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Index shifting. The actual index is in the shifter. The cable housing needs to be linear. The rear derailleur is designed to function in the system. With Shimano, the guide pulley has some side to side play. The gear cluster has optimized ramp patterns and the teeth are offset to make for better shifting. All the parts work together for the index shifting. It may work with one element missing, but not optimally.

The Suntour Vx isn't designed for an index system. It may work, but since it isn't designed for it, I believe it will be a problem. A derailleur designed for indexing will work with a friction shifter, but not so much the other way around.
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Old 02-18-12, 11:09 PM   #15
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So the Suntour Vx RD on my '81 Fuji probably won't work with a set of Shimano indexed shifters?

One more.question while we're on this subject. Does an '87 Cannondale have indexing shifters? That's the bike that these shifters came off
Yes, either Suntour or Shimano groups. Worth trying, good luck.

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Old 02-18-12, 11:47 PM   #16
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I've tried, and had some success, using indexing shifters on derailleurs not designed to index, though its always been very fidgety. Now that I finally decided to go all in on indexing on one of my bikes I don't think I'll ever mix and match ever again. If I want a bike to index, I'll make the investment to get the correct shifters, cables, housing, cassette, chain, and derailleur. Otherwise I'll keep it all friction.
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Old 02-18-12, 11:57 PM   #17
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All good advice. Thanks everyone
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Old 02-19-12, 07:55 AM   #18
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My career in the bike business spans the introduction, development, and widespread adoption of index shifting.
I know what you mean, but let's not forget our vintage and classic history. While the French spent decades refining the concept of friction shifting derailleurs, German and British cyclists rode index-shifted multi-gear bikes from the beginning of the 20th century.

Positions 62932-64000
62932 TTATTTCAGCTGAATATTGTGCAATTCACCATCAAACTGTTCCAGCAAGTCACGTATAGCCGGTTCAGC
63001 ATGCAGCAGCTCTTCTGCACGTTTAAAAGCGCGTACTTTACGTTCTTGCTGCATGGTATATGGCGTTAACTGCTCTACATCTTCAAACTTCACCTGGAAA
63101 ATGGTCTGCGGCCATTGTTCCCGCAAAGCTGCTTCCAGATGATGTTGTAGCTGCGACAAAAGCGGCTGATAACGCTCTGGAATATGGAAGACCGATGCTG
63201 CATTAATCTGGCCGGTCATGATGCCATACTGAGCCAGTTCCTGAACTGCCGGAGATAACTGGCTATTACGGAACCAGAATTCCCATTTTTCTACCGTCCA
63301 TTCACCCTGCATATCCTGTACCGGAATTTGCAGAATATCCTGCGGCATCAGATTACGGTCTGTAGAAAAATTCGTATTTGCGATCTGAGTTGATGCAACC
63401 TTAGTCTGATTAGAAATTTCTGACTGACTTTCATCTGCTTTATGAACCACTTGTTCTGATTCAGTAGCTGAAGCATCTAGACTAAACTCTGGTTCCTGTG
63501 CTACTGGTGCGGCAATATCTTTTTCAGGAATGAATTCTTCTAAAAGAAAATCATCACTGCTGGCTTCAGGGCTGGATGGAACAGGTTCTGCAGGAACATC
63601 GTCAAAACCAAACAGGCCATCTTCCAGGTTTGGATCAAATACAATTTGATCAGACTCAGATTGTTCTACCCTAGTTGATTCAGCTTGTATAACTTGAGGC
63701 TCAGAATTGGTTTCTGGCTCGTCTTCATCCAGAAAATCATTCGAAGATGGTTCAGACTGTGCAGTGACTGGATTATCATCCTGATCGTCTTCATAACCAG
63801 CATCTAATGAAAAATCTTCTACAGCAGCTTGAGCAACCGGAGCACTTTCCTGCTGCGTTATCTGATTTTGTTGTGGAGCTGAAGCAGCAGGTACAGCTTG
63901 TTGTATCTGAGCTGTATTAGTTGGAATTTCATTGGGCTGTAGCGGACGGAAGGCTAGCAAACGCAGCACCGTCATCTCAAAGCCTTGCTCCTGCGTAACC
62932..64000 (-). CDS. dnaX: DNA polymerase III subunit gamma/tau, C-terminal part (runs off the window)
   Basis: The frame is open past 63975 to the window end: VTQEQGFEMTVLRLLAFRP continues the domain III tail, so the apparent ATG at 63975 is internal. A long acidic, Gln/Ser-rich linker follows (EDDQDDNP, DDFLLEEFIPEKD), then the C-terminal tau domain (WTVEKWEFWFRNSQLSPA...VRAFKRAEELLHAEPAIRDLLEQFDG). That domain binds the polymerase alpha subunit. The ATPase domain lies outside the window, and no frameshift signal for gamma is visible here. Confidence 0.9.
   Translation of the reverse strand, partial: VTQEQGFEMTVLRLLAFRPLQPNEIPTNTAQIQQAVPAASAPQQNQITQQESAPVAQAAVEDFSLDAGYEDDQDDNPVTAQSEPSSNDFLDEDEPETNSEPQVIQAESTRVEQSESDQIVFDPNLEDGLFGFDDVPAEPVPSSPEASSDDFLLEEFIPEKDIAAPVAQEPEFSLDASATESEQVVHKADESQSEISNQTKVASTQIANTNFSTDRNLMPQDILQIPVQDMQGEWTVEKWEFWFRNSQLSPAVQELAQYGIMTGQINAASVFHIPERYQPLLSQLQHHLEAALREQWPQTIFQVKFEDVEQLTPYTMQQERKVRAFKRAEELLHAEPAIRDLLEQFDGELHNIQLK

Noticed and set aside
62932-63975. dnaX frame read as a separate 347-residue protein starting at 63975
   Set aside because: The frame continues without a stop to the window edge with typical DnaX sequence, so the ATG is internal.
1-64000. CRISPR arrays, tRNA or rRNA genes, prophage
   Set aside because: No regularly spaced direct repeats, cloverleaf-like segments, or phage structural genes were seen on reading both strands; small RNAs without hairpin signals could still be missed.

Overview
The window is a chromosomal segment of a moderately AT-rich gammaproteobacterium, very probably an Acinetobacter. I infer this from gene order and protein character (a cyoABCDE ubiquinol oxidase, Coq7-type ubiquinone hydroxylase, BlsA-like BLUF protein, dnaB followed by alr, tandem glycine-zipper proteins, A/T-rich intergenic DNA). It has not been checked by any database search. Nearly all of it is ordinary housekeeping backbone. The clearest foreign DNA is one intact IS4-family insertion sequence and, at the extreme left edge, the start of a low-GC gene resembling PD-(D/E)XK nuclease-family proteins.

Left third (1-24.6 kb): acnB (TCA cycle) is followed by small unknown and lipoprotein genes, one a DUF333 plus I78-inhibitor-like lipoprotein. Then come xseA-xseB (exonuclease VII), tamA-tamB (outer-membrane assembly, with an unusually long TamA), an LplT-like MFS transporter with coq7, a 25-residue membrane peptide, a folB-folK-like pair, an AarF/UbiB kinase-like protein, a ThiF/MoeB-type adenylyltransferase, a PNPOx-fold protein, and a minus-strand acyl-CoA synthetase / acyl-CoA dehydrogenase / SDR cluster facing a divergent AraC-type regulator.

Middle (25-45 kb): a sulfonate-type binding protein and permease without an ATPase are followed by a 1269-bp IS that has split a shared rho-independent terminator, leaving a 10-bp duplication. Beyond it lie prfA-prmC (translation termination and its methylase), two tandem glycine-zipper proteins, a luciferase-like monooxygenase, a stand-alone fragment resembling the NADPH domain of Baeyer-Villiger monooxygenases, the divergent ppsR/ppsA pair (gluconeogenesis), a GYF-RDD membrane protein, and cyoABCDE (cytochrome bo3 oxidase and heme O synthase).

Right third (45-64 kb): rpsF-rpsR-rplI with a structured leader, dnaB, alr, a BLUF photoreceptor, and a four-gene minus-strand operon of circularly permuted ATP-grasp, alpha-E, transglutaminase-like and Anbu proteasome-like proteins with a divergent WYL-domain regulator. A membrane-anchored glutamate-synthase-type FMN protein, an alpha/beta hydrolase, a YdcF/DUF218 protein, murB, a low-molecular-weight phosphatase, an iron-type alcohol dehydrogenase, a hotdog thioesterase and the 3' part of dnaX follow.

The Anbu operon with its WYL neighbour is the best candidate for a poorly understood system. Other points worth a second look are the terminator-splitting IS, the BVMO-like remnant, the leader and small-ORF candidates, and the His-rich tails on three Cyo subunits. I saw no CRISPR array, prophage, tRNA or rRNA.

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Old 02-19-12, 08:18 AM   #19
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So the Suntour Vx RD on my '81 Fuji probably won't work with a set of Shimano indexed shifters?
I don't know about the Vx, but the V Luxe and Luxe GT index perfectly with Shimano index shifters.
You'll also need a Shimano SIS-spaced freewheel or cassette that matches the shifters.

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Old 02-19-12, 08:27 AM   #20
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Do the older derailleurs even have a constant cable-throw throughout their entire range of motion? It wouldn't take much deviation in this to cause even the best indexed shifting lever matched to the derailleur at one end to not work once it got to the other side of the freewheel/cassette. Why would the manufacturers put so much effort (cost) into pre-indexing derailleurs to get them to be perfectly linear across the entire range of motion in a friction system? It would be a lot of effort to do this when it wouldn't really add anything to friction-shift system. A tiny amount of variation couldn't be felt by the rider in a friction-system as it would be hardly measuraable. But in an indexed system it would make ALL THE DIFFERENCE in the world between a system that works and one that doesn't.